Ryan ST-A or PT-16 WWII Trainer
Chauncy has chosen this little treasure as his next design..This is the early Ryan ST-A model. The PT-20A was in reality the Ryan PT-20 re-engine with the Kinner R-440 radial. Ryan ST versions were used widely as trainers by the American forces. The STM was a fighter derivative of the ST series, intended low-cost export machine, and was indeed sold to several Latin American air arms.
When in 1927, just before construction of the Ryan NYP, Claude Ryan sold his assets in Ryan Air Lines to Frank Mahoney, he continued to operate his flying school, the Ryan School of Aeronautics which he had founded in 1922.
With signs of economic recovery in the USA in 1933 he decided the moment had come to re-enter the aircraft manufacturing business, the Ryan ST (Sport-Trainer) being the first product of the new Ryan Aeronautical Company, established at San Diego, California...
What People Say...
Funny thing... a photo came across Usenet a few weeks ago and just fell in love with this old beauty. It's a Ryan ST-A (civie) or PT-20 (military trainer). Ready in a week or two. CG (10/5)
Oh man! I could give all y'alla big wet kiss on the lips for this one! Just love that aircraft!Its been a staple in the RC world for years. I remember standing in the hobby shop as a kid just standing and staring and dreaming....T. (10/6)
Four Stars for the Pt-16. In 1949 I owned a ST3-KR (5 cyl putt-putt). I was the second civilian owner. (Every 20 yr. old pilot needs his own PT-22) ha ha I survived the -22 ok, by flying by it's rules. Am interested on how you will do the gear on the PT-22. In the real world it made for soft landings and tracking straight on roll-out. Keep up your fine work, --GSD-- (11/12/01)
To any aviation enthusiast the name of Ryan must be for ever linked with the Spirit of St. Louis (Ryan NYP) flown solo by Charles Lindbergh on his 1927 non-stop flight over the Atlantic ocean from New York to Paris. The little enclosed cockpit touter which was to become one of the immortals of aviation had been designed by Donald Hall and built by Claude Tubal Ryan who many years later was to develop the first mixed propulsion unit (piston engine and jet) carrier-based fighter. The FR-1, as this later plane was designated was also Ryan's only foray into the world of fighter production and it proved a fruitful and successful one.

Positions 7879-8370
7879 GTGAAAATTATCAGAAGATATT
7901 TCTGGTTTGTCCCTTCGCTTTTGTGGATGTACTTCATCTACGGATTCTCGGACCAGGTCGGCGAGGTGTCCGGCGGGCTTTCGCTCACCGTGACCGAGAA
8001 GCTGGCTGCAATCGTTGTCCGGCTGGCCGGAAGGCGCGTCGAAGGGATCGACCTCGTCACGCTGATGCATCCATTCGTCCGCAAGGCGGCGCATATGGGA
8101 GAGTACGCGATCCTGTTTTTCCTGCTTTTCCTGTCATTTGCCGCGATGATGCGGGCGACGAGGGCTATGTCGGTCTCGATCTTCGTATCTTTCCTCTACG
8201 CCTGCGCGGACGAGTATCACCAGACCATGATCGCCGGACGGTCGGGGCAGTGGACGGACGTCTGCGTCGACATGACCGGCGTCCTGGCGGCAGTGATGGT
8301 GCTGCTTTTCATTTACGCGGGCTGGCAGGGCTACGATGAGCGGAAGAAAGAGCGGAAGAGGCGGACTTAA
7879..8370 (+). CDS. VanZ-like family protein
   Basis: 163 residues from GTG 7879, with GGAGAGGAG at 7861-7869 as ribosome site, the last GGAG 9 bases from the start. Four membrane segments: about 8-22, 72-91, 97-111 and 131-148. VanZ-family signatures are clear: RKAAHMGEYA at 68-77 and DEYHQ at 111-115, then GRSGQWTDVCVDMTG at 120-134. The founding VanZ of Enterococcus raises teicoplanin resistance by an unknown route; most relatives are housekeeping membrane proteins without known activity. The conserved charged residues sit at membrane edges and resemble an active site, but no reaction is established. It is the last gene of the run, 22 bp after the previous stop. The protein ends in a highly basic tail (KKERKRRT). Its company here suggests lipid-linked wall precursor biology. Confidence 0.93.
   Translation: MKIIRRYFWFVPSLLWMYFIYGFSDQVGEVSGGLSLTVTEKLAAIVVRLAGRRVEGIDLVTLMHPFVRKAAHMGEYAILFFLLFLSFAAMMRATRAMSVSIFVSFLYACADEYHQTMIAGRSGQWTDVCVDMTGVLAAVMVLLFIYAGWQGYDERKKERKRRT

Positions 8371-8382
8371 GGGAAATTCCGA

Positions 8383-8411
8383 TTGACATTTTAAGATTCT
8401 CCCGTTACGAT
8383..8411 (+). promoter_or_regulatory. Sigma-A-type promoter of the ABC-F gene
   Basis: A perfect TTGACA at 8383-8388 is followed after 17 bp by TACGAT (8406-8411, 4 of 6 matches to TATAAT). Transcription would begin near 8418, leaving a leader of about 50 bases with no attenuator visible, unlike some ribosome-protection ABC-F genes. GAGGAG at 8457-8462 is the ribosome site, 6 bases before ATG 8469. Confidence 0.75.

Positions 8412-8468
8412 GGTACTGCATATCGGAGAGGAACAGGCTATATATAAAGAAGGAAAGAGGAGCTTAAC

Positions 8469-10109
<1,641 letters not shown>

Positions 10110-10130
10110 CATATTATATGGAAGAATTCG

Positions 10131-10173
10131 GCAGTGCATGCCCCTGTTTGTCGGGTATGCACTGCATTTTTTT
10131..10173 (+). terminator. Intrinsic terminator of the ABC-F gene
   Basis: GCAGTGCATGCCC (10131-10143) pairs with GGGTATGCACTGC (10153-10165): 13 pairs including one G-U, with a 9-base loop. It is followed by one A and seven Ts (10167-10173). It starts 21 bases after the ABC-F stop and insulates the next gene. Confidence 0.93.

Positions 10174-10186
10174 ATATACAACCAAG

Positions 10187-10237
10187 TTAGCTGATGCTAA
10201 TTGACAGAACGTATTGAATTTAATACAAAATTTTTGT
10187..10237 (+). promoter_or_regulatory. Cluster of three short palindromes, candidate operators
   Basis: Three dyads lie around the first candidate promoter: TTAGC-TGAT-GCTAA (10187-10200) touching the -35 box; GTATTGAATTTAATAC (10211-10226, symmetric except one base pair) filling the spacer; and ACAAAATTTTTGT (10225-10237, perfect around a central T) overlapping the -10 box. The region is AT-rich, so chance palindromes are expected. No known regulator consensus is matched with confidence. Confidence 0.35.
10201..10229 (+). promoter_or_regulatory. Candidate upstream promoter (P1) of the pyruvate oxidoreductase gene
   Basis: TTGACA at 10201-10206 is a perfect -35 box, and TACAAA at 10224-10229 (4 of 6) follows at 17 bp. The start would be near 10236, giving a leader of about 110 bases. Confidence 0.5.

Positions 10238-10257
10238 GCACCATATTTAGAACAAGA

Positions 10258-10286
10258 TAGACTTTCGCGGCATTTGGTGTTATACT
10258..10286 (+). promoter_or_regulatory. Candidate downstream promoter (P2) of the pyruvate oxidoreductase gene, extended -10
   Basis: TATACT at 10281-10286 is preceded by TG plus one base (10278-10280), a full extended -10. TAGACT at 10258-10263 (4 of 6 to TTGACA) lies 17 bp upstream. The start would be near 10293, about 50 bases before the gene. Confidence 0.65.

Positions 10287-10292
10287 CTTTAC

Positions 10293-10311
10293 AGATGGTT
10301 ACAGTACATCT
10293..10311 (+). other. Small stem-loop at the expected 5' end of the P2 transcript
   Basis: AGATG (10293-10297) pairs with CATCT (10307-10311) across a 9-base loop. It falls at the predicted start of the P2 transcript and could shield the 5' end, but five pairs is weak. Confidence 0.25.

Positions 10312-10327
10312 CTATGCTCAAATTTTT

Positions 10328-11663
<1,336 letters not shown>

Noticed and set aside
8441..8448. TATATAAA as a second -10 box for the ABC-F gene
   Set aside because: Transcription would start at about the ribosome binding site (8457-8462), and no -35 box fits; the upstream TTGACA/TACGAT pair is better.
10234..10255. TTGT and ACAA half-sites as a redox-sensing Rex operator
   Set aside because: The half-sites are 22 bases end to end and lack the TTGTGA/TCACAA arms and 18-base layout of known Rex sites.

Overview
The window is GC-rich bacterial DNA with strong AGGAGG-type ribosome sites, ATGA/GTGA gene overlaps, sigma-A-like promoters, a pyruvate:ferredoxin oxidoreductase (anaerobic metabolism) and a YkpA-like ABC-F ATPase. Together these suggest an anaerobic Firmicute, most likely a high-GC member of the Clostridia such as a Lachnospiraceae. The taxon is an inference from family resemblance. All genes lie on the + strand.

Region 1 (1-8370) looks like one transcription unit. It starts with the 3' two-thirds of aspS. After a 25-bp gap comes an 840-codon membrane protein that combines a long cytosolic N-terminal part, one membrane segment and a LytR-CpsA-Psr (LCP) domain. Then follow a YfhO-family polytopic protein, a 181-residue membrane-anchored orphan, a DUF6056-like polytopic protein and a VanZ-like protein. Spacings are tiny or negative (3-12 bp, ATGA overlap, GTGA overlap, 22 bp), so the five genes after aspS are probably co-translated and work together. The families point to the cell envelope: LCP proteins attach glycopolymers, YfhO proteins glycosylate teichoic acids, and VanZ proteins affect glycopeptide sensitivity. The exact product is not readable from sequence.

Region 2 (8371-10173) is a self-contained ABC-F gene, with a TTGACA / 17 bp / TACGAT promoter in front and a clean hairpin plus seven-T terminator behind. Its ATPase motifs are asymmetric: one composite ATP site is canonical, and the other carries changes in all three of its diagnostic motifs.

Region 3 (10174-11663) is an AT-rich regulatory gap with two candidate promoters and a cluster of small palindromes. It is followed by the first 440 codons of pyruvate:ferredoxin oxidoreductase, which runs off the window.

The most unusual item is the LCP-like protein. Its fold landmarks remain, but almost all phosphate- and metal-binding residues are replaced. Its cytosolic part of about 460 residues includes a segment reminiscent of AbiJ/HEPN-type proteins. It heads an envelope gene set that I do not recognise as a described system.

Claude T. Ryan was born in Parson, Kansas on January 3, 1898; he had wanted to enlist for service in World War I but by the time he was 18 and old enough to join, the Air Service, it was 1919, and the war was at an end. He trained as a fighter pilot and had attained the rank of Lieutenant when he left the Army in 1922, well and truly bitten by the aeronautical bug. Failing to find work in aviation, he set up a very small airline with a few war surplus Standard J-1 aircraft which he had converted to accommodate four passengers each. By 1925, the company had expanded so much that it was running regular services from San Diego to Los Angeles, under the impressive name of Ryan Airlines and had started to design and construct its own aircraft.
The Spirit of St. Louis was built after Claude T. Ryan had sold his interest in the company, while continuing to run it, and was his fifth project, a derivative of his earlier Bluebird (his first enclosed cockpit monoplane) and of the Ryan Brougham, both of which were very well known in their day. Ryan's great enthusiasm in life, however, was teaching the young how to fly: after his close involvement with the Flying Schools during the years 1928-1931, when he founded the Ryan Aeronautical Company, his one wish was to produce a basic trainer which was safe, easy to fly and reliable, in short the ideal plane for beginners.
Drawing on his considerable experience, he built the ST in 1933, his first metal fuselage monoplane which led to the PT-20, PT-21, PT-22 and PT-25 for the U. S.Army and the equally well-known NR-1 for the U. S.Navy, 1, 440 of which were produced during World War H. The FR-1 Fireball was something of an anomaly, undertaken by Ryan with his usual enthusiasm, determination and single mindedness, a new departure cut short by the coming of peace. Gradually Ryan withdrew from series aircraft production and became more and more involved with the development of guided missiles and systems for automatic landing in zero visibility and also built several research planes and experimental VTOL aircraft such as the X-13 Vertijet of 1957, and its successor, the XV15A Vertiplane.
In 1969, the company (with a total of 5,000 employees, including engineers, administrative staff and factory workers) was taken over by Teledyne Inc., with a change of name to Teledyne Ryan Aeronautical and Claude T. Ryan was asked to carry on as chief executive. Ryan certainly seems to have been cast in the mold of many American captains of industry, steering his company through both favorable and disastrous economic conditions in the rough and tumble of the fiercely competitive world of aviation; while not one of America's greatest aeronautical sagas, the company's story lives on in the memory of the unforgettable Spirit of St. Louis and the Fireball.
Specifications for the Ryan ST-A/PT-16
|Crew: one, pilot
Capacity: 1 passenger
Length: 21 ft 5 in
Wingspan: 30 ft
Height: 9 ft 2 in
Wing area: 124 ft²
Empty weight: 1,081 lb
Loaded weight: 1,600 lb
Powerplant: 1× Menasco
C4, 125 hp
Maximum speed: 126 mph
Range: 366 miles
Service ceiling: 17,200 ft
Rate of climb: 800 ft/min
Wing loading: 13 lb/ft²
Power/mass: 0.08 hp/lb
|Remains of a Ryan STM/STA/PT-16.|